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It's just a difference in how the authors decided to write the algorithm. Left-preconditioned GMRES is the same as regular GMRES where $A$ is replaced with $M^{-1}A$ and $b$ is replaced with $M^{-1}b$. (I.e. you solve the preconditioned system $M^{-1}Ax=M^{-1}b$ instead of $Ax=b$.)


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Welcome to SciComp! Do you have any limits of how large your lists of sublength will get? Are you looking for the "optimal" solution, or for one that is "good enough"? The answer to this makes the difference if we are talking about heuristics or hard math, so to say. I'd try to avoid testing all combinations by trying to make the ...


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In general, I think that the answer to your question about computing a single component is negative (unless you allow for Strassen-like methods, which technically are a positive answer since they have lower complexity than LU/Gaussian elimination). The best way to compute determinants in practice is via Gaussian elimination, so that saves you nothing. (Also, ...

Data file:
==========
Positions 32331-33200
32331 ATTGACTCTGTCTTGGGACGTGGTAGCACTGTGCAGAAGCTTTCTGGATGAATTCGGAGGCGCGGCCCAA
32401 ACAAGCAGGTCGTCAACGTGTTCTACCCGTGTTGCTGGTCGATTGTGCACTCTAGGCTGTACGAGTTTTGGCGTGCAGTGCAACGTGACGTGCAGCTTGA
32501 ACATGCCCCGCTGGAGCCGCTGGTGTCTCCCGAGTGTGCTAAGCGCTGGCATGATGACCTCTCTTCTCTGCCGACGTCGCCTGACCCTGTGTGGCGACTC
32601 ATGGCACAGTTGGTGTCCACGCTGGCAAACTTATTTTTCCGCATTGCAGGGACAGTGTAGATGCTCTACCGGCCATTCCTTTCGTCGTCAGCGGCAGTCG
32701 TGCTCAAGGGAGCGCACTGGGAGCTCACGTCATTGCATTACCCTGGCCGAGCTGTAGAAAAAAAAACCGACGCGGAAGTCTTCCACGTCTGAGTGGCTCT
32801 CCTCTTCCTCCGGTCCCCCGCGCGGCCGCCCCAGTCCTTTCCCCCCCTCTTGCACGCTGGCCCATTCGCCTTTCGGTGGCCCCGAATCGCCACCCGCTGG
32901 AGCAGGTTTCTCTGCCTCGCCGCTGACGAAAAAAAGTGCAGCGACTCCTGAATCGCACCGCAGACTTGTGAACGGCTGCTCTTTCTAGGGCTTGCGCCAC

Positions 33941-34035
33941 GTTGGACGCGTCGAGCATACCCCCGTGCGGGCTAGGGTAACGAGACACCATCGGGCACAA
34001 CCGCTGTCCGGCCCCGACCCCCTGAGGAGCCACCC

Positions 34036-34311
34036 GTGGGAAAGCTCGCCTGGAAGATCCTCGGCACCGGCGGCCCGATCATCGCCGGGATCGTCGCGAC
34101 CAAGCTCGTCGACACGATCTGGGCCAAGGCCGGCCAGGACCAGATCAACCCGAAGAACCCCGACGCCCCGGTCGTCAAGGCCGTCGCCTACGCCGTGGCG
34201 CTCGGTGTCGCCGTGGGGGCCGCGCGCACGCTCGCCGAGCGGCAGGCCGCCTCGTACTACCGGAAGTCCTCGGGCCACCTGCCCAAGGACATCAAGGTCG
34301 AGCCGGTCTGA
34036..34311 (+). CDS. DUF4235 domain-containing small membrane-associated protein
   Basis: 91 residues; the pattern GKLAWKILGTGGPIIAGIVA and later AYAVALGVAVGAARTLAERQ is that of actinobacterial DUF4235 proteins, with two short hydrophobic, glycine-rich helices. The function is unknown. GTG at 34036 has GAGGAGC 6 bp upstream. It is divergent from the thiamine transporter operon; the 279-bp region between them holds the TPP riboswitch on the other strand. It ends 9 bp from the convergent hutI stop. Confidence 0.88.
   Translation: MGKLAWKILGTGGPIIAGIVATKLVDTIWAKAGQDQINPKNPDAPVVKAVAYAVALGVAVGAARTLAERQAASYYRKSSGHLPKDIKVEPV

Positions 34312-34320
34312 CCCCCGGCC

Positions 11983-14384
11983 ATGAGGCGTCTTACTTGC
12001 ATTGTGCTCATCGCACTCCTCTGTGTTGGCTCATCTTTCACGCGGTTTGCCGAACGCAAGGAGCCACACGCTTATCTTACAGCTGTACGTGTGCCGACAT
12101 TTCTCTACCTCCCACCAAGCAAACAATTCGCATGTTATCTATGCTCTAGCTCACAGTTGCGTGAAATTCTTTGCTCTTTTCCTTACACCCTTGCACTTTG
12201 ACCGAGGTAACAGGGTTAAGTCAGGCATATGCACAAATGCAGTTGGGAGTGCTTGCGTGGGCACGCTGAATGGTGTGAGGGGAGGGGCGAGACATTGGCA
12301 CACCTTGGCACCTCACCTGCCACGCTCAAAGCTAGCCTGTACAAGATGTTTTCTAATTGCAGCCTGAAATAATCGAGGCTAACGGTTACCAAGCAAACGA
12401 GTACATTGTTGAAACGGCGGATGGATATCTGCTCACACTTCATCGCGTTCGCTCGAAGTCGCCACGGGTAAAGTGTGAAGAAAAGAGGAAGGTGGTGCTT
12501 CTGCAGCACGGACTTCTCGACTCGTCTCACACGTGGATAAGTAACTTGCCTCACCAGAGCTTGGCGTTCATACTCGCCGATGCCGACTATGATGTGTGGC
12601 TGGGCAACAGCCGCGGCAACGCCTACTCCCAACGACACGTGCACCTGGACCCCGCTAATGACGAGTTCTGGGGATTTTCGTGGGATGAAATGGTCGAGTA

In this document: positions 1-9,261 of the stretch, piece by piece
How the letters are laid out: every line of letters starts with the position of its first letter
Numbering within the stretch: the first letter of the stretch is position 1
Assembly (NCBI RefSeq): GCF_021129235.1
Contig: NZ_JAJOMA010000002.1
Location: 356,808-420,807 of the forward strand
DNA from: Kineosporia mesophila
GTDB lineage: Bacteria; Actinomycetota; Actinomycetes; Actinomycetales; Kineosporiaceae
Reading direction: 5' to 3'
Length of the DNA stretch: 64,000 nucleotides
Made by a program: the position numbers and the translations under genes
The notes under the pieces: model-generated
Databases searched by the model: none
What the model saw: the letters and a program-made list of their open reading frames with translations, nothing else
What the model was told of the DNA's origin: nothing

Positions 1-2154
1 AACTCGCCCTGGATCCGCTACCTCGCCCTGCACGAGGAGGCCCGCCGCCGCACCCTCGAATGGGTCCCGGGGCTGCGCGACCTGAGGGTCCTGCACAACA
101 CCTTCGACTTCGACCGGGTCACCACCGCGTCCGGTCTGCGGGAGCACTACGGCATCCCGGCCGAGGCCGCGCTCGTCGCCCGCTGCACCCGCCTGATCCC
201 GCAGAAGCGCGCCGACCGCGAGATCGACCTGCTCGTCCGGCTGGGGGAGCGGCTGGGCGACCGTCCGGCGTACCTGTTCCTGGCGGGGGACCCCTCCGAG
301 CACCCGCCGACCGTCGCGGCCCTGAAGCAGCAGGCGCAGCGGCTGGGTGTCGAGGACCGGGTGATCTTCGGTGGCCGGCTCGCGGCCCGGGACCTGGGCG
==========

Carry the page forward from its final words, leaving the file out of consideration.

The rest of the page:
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I think either your priority queue is sorted the wrong direction (largest first) or you're using some kind of non-priority queue. The Python code below implements the algorithm you describe and exhibits approximately circular growth. I've also included a switch to turn on a more random growth. #!/usr/bin/env python3 import time from heapq import heappop, ...


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I'd need a TimestepInterval of less than a second - this increases the algorithms computational burden by more than a factor of 10, and is wasteful is food areas with lower RoS. Nonetheless, your existing, simple model is mathematically defensible, easy to explain, and easy to debug. Therefore, I'd recommend that you work on improving the performance of ...


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